Fiscal responsibility, limited government, personal responsibility, and state sovereignty will be the standards for new legislation.
Idaho will continue to set an example by living within its means. Legislators will carry on a Republican tradition of fiscal responsibility, attempting to avoid new tax increases through greater government efficiency.
Budget cuts will be met by an increasingly lean, efficient, and intelligent governmental structure. This structure will be stable, predictable, and transparent; unlike national programs, like the proposed national health care plan, taxpayers and businesses will not be kept wondering how or when new taxesmight affect them.
As much as possible, Idaho will set the stage for economic recovery by keeping money where it belongs—in the hands of the people who earned it.
Promising to achieve more with less, the proposed new state education plan will shift the focus from how much we are spending to how much our children are learning. By reorganizing the way that existing funds are spent, money will be strategically targeted to areas where it can be most productively used.
Bold moves, like replacing tenure with a pay-for-performance plan, investing in technology to modernize our classrooms, increasing opportunities for online learning and college dual-enrollment programs, and paying for high school juniors’ college entrance exams will enhance our children’s learning without plunging our state into debt.
Both teachers and students will be encouraged to achieve and will be rewarded for their successes.
Creative responses will also be used to address Health and Welfare budget challenges. Legislators will look to curb entitlement fraud and discover new efficiencies to ensure that the most effective services reach Idaho’s neediest populations.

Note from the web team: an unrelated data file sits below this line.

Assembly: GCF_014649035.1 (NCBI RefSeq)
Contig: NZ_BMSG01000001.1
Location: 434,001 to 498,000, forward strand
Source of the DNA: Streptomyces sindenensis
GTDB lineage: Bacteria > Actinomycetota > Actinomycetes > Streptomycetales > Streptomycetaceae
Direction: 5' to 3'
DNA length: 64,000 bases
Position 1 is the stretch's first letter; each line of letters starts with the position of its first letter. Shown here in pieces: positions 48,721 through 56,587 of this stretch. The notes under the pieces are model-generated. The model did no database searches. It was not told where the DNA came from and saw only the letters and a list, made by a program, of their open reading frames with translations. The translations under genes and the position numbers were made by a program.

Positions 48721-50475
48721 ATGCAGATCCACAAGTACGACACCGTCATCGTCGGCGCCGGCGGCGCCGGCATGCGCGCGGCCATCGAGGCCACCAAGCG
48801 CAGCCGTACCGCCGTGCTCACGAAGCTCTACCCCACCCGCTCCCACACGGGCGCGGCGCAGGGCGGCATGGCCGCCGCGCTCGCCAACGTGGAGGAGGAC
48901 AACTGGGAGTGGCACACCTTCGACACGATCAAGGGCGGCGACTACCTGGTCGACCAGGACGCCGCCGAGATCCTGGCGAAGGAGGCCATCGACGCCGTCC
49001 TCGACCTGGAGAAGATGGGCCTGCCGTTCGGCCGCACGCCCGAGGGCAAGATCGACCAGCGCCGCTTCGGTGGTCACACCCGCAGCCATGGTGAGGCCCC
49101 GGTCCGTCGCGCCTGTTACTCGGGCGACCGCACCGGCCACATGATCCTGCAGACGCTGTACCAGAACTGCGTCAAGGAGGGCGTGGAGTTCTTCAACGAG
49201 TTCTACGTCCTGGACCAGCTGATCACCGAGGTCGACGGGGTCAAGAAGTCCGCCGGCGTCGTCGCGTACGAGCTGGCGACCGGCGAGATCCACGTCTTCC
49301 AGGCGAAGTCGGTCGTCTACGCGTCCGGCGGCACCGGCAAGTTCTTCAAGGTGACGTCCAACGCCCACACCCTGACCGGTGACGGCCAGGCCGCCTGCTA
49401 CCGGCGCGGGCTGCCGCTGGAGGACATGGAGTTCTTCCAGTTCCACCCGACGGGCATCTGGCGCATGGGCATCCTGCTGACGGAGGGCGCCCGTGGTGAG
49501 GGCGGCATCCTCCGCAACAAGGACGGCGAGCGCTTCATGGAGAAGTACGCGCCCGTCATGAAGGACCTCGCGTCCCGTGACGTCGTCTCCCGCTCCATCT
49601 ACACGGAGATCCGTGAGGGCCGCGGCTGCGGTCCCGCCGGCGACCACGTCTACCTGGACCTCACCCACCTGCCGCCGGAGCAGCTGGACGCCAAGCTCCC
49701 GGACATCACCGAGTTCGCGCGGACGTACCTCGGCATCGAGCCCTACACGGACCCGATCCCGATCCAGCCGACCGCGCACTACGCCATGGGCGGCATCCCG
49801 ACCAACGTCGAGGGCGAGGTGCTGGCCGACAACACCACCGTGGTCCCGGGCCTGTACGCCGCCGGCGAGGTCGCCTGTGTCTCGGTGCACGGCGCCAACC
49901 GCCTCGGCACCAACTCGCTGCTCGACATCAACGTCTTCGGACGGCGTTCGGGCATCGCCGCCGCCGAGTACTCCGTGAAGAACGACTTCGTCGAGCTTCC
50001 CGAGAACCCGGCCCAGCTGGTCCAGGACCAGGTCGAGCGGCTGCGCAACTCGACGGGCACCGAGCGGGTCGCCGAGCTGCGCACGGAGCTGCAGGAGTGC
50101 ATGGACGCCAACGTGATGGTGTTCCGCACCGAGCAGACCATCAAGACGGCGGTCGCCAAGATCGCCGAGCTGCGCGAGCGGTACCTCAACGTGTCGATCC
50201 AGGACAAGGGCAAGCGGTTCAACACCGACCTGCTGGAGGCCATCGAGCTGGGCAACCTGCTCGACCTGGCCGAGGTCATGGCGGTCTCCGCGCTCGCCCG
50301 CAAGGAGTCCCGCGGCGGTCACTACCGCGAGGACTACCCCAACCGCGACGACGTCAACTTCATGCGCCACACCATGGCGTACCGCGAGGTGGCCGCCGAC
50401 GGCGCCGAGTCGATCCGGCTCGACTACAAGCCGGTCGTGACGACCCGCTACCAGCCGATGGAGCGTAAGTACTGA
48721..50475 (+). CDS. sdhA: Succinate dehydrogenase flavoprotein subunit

While Idaho is careful to establish true need before admitting citizens to its welfare programs, those who are found to need help receive benefits on a level matched by few other states in the nation.
Idaho, like many states, will also seek greater flexibility from the federal government in Health and Welfare spending. The state will look to reassert its independence to creatively address the state’s health needs without upending the state’s budget or being hampered by federal budget stipulations.
2011 is a year of difficult financial decisions, but it is also an opportunity to respond. Idaho citizens are strong and courageous people, and we will make it through this difficult recession.
Legislators will lay the groundwork for a future in which the citizens of Idaho continue to be served by a fiscally-responsible, sovereign local government that efficiently caters to the needs of its citizens and gives them the freedom and opportunities they need to succeed. We will emerge a stronger and more resilient people on the other side of these needed reforms.
Rep. Ken Roberts
Rep. Paul Shepherd
District 8 – House Seat B
Sen. Sheryl Nuxoll